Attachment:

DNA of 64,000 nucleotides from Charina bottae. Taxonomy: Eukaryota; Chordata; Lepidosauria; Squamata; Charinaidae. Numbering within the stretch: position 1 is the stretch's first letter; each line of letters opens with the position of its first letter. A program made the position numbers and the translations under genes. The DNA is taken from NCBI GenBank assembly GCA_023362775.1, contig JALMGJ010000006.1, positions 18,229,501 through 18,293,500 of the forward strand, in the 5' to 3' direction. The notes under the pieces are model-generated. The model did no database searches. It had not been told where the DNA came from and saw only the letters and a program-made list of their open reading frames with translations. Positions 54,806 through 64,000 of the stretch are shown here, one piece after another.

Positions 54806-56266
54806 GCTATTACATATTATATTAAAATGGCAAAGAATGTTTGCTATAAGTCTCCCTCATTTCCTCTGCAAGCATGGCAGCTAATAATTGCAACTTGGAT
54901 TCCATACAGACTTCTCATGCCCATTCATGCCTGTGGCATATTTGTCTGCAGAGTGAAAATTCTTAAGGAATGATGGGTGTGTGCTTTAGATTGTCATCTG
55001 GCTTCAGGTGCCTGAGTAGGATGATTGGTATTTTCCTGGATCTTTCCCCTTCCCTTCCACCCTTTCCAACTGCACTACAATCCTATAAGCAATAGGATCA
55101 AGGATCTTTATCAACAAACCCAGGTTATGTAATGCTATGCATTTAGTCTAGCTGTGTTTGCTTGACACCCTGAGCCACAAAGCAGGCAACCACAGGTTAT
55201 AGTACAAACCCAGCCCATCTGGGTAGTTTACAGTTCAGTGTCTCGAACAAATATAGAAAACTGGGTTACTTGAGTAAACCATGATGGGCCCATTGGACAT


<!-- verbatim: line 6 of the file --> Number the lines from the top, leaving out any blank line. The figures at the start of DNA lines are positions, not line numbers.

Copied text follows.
55101 AGGATCTTTATCAACAAACCCAGGTTATGTAATGCTATGCATTTAGTCTAGCTGTGTTTGCTTGACACCCTGAGCCACAAAGCAGGCAACCACAGGTTAT